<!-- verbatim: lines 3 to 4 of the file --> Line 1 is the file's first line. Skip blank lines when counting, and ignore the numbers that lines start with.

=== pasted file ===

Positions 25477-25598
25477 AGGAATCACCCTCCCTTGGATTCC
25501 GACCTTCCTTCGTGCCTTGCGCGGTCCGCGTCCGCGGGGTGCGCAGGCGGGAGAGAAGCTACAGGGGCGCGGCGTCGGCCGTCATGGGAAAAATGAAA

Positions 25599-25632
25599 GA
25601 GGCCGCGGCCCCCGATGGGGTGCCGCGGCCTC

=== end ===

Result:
25501 GACCTTCCTTCGTGCCTTGCGCGGTCCGCGTCCGCGGGGTGCGCAGGCGGGAGAGAAGCTACAGGGGCGCGGCGTCGGCCGTCATGGGAAAAATGAAA

Positions 25599-25632